Playlist #11: Songs for MCA

Tough to write but easy to listen to, the latest playlist remembers Adam Yauch and the music he created with his band, The Beastie Boys…

There’s an unwritten rule about playlists, mix-tapes or whatever we want to call them. They should only ever feature one track per artist. You can circumvent this by being clever and putting related bands’ tracks on there – a nice little in-joke to yourself. But never should one band or artist feature more than once. In the case of this latest playlist though, we thought it only right to mark the passing of Adam Yauch, or MCA if you prefer, with a mix dedicated to him and his band, the Beastie Boys.

Shortly after the news of Yauch’s death broke on Friday, a friend remarked how it was funny that ‘three guys took a jokey one hit wonder and became some of the most important musicians of their generation’. That song, Fight For Your Right, described by Yauch as ‘a goof on all the “Smokin’ in the boys room”/”I wanna rock” type songs in the world’, became the Beasties early calling card, paving the way for a media frenzy and moral panic when they hit these shores to tour debut record Licensed to Ill.

For many it remains the song the band is best (or worst) known for, but a real feature of the band’s career is their versatility. Perhaps Adam Yauch in particular personifies the transformation they underwent. From callow youth to founder of the Milarepa Fund, a non-profit organisation promoting awareness into the plight of Tibet in the shadow of Chinese occupation, he embodied best the evolution they went through.

“Adam Yauch in particular personifies the transformation they underwent”

Along with Mike Diamond (Mike D) and Adam Horovitz (Ad-Rock), the Beastie Boys first came to light on the NY hardcore scene, forming in 1979. Egg Raid on Mojo, an early favourite, captures the frenetic energy that marked this period in their career. Featuring on the EP Polly Wog Stew, Egg Raid is one of a handful of hardcore-era tracks the band continued to play live.

With Licensed to Ill the first rap/hip hop album to top the US Billboard charts, its follow up Paul’s Boutique was considered a relative commercial failure. However, it proved a sleeper hit, and eventually secured double platinum status. Paul’s Boutique also shored-up the Beastie’s critical standing. Marking a departure from those Fight For Your Rights headlines, and highlighting their versatility, it arguably set the Boys on the road to their standing as Hip Hop hall of famers.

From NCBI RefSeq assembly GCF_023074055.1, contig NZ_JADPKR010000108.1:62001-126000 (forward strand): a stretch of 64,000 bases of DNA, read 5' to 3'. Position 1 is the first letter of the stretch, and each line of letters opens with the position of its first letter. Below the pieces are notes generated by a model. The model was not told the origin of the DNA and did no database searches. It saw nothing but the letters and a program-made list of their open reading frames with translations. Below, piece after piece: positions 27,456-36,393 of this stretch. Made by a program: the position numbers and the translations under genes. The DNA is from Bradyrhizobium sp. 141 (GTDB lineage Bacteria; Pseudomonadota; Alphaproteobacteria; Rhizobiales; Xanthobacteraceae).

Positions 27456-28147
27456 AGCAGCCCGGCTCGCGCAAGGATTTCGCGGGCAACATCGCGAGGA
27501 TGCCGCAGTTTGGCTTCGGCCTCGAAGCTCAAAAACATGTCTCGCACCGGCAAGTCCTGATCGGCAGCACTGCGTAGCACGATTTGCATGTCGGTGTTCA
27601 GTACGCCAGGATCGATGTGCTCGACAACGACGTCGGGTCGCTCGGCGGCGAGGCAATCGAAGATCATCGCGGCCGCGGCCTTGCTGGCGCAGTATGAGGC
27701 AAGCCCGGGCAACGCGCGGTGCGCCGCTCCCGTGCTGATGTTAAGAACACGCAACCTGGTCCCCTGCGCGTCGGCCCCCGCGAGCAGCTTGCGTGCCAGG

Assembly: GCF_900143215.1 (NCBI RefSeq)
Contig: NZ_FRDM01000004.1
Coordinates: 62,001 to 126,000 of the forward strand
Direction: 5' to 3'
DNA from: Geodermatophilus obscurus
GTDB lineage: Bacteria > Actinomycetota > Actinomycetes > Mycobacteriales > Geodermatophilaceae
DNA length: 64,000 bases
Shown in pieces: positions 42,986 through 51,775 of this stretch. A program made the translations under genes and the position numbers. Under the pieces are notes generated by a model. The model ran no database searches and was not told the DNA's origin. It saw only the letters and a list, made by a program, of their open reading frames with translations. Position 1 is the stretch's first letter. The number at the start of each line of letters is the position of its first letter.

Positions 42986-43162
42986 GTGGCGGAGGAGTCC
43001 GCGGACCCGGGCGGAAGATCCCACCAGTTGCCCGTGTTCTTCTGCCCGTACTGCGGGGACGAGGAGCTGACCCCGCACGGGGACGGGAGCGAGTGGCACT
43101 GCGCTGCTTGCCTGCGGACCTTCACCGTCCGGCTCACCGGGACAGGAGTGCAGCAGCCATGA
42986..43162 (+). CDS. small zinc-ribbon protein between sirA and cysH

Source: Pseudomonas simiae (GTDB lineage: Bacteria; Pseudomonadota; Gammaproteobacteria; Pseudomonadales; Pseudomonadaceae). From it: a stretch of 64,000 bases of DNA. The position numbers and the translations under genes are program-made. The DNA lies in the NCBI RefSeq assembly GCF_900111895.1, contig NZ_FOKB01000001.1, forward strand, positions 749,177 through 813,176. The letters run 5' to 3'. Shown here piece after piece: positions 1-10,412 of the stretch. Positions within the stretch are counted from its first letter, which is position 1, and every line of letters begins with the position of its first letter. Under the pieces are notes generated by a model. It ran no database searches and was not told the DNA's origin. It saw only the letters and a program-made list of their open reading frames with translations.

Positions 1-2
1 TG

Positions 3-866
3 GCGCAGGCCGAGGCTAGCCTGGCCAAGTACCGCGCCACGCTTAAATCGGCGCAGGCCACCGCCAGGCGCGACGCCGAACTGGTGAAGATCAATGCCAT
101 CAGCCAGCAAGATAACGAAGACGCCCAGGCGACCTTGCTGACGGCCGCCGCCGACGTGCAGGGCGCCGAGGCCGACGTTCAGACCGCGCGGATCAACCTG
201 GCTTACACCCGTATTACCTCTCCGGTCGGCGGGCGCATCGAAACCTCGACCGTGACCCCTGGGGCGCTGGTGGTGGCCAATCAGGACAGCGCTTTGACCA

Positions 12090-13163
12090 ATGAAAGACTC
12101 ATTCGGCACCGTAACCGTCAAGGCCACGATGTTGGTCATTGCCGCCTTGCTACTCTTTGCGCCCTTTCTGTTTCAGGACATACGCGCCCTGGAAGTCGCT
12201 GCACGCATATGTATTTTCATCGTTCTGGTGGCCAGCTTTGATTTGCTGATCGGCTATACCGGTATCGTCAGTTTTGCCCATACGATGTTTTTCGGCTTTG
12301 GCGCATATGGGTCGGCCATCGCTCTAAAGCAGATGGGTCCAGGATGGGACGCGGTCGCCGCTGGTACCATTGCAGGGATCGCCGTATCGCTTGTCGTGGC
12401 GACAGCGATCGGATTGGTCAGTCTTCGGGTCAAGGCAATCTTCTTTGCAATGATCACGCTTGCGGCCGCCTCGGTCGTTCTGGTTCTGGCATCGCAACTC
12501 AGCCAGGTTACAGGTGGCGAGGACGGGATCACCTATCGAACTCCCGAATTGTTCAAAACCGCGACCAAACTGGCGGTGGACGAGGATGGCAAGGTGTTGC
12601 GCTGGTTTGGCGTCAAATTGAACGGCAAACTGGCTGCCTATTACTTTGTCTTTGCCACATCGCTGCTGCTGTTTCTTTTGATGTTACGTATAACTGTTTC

Check Your Head and Ill Communication followed in relatively quick succession, the latter confirming their crossover appeal; by this point, commercial and critical acclaim was practically a given for the old school friends. It was also around this time (particularly with Ill Communication) that we were bitten by the Beastie Boys bug. The long gone (but not forgotten) Mardi Gras club, just off Bold Street, regularly played Sure Shot. A fiendishly danceable and cathartic track, Sure Shot cemented the band’s place in our triple CD-playing hifi.

Something of a departure, instrumental release The In Sound From Way Out! was released in 1996. An interesting aside to the band’s most obvious skills for well delivered verse, the record is a collection of the group’s instrumentals from Check Your Head and Ill Communication; it also serves as a perfect show-case for the dynamic, low slung command on bass of Yauch.

Approaching their forties, Yauch, Diamond and Horovitz were showing no signs of slowing down, and in 1998 released Hello Nasty. Their fifth studio album, Hello Nasty shifted over half a million copies in its first week, debuting at number one on the charts. Just as importantly it was another progressive step for the band. Demonstrating their adroit knack of adding to the crew at the right time, Mix Master Mike was welcomed on board, bringing a new dimension to their repertoire on record and on stage.

The video for Intergalactic, one of the standout tracks on the record, was directed by Nathanial Hornblower, Yauch’s directing pseudonym. A broad homage/pastiche of Japanese monster flicks, and borrowing heavily from the likes of Spike Jonze (who directed Sabotage), it nonetheless continued the now-established Beastie’s tradition for great promos as events in and of themselves. Another talent discovered, Yauch went on to direct the 2006 Beastie Boys concert film, Awesome; I Fuckin’ Shot That! and co-founded the indie film distribution company Oscilloscope Laboratories, through which he released documentary film Gunnin’ for That #1 Spot, his paean to basketball.

Following Hello Nasty, there was a six year wait until next long player, To The 5 Boroughs. After which came a second instrumental record – The Mix Up – and then 2011’s Hot Sauce Committee Part Two. The album’s third single, Make Some Noise, performed well, no doubt aided by the Hornblower directed video, laced with references to where it all started for them. There had been a Part One, the release of which was delayed indefinitely when in 2009 Yauch was diagnosed with cancer. Who knows what will come next from the remaining Beastie Boys, but theirs and Adam’s legacy is secure. Inducted into the Rock and Roll Hall of Fame a month before his death, their influence is likely to outlive us all.

Posted on 07/05/2012 by thedoublenegative